What Inflation and CRT Have in Common
People know what they don’t like.
How is inflation like critical race theory?
A lot of voters have a hard time explaining how either works, but they know they don’t like it when they see it.
Obviously, it’s a silly comparison on the merits. For starters, some voters actually like critical race theory while nobody likes paying higher prices. But, politically, the comparison is apt for two reasons.
First, the country is in a mood to blame the party in power for things it doesn’t like, even if it’s not abundantly clear the party in power is responsible.
The recent fights over CRT in Virginia’s elections—whatever you think of the issue— had little to do with Joe Biden or Congress. The same is mostly true for other hot button issues such as “defund the police” or transgender bathrooms. But national Democrats are still being blamed for them. Tip O’Neill’s maxim “all politics are local” has been replaced with all politics have been nationalized.
A new ABC-Washington Post poll has Republicans leading among registered voters by 10 points, the biggest lead in the 40-year history of the survey. The main driver of the voter dissatisfaction is the economy in general and inflation in particular. The latter hit a 30-year high in October and shows few signs of abating any time soon.
Inflation is a miserable problem in its own right, but it’s an agonizing one for politicians in power because it affects everyone on a daily basis, especially those living paycheck to paycheck, and fuels a larger psychological fear that things are out of control. Among policy problems, it is almost uniquely immune to happy talk and political spin. Politicians can tell voters not to believe their lying eyes about the scope of some scandal, but you can’t tell people they’re not actually paying higher prices for milk, gas, or their kids’ shoes. Everyone is an expert about their own pocketbook.
And this is the second reason why the CRT comparison is apt. Trying to talk people out of their concerns only makes them angrier. Whether the Virginia schools were technically teaching CRT misses the point. Parents, exposed to what their kids were learning to an unprecedented degree thanks to COVID-related school closures, knew they didn’t like what they were seeing. The label was incidental and attempts to tell parents they didn’t know what they were talking about came across as condescending and out of touch.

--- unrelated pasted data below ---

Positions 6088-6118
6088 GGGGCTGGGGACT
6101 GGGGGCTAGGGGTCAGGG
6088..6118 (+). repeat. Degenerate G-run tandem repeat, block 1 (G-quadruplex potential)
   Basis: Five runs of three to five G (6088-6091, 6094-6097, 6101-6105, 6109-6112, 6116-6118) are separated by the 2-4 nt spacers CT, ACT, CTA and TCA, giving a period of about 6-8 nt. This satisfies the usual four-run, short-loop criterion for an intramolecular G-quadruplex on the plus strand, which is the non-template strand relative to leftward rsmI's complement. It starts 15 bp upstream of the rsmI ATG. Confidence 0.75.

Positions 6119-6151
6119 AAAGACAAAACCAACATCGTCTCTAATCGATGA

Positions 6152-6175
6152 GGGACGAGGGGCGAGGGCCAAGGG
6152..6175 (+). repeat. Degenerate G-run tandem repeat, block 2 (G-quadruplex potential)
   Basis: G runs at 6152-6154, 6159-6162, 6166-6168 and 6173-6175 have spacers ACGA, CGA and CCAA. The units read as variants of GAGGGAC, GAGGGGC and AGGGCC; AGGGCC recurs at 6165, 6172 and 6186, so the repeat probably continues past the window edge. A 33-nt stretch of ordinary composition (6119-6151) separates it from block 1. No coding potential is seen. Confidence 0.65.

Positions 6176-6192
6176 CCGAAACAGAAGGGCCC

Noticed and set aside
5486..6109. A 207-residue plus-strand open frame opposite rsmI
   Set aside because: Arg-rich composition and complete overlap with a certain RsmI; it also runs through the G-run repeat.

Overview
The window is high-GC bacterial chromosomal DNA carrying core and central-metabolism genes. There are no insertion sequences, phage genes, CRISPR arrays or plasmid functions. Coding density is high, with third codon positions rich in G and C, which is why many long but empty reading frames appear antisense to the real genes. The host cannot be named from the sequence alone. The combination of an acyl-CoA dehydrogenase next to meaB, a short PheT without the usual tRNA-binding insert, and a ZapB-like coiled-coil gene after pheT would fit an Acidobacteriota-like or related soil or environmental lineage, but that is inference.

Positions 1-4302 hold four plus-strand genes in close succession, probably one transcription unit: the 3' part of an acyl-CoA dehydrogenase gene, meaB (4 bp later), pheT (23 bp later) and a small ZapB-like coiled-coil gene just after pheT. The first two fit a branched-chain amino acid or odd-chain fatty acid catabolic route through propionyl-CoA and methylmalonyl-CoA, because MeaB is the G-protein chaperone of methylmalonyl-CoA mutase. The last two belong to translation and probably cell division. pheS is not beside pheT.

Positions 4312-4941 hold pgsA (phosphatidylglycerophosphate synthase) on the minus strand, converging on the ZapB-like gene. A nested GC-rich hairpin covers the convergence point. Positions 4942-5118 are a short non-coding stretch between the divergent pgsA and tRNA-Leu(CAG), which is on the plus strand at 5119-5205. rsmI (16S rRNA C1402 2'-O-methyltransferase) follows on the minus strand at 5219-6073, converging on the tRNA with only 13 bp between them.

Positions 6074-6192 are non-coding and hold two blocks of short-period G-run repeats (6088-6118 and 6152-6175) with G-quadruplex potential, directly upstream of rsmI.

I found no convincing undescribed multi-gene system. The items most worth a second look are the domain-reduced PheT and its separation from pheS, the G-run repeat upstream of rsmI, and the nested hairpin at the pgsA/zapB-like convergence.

Inflation presents the same dilemma on a far greater scale. President Biden spent much of the year dismissing inflation concerns, pressing ahead with huge spending proposals. “There’s nobody suggesting there’s unchecked inflation on the way,” Biden insisted in July (even though former Obama Treasury Secretary Larry Summers suggested otherwise). Then he transitioned to the argument that it is a “transitory” problem driven by supply chain hassles.
And now he’s landed on acknowledging it’s a real problem but says that it just so happens that the same spending priorities he championed when he denied inflation was a concern will fix the problem. That’s a remarkably convenient coincidence many voters are unlikely to buy.
I think Biden is probably right that inflation started as a supply-side phenomenon, driven by shortages of products and services and higher energy prices (though he dismisses concerns that his policies could drive energy costs higher). Our last bout of inflation—which helped crush the reelection hopes of both Presidents Ford and Carter—was a demand-side problem.
But there’s no reason to believe that it will stay a supply-side problem. Inflation causes changes in behavior and, at some point, if people believe inflation is here for the duration they can make it a self-fulfilling prophecy. Throwing trillions more into the economy with the Build Back Better “human infrastructure” plan could be inflationary, or it could just convince people to behave as if it were.
And since that legislation can pass only if Democrats use reconciliation on a straight party-line vote to sidestep the Senate filibuster, they will own the consequences politically.
On a host of fronts—the Afghanistan withdrawal, the Delta variant, the precarious balance in the Senate, and, of course, inflation—Biden’s first year has been plagued by problems made worse by his chronic underestimation of the risks or his misunderstanding of the facts on the ground.
If inflation is still raging in mid-2022, Democrats will probably be swept from Congress. If it lasts much longer than that, Biden will probably join Carter and Ford in the one-termers’ club, and there’s nothing he can say to stop it.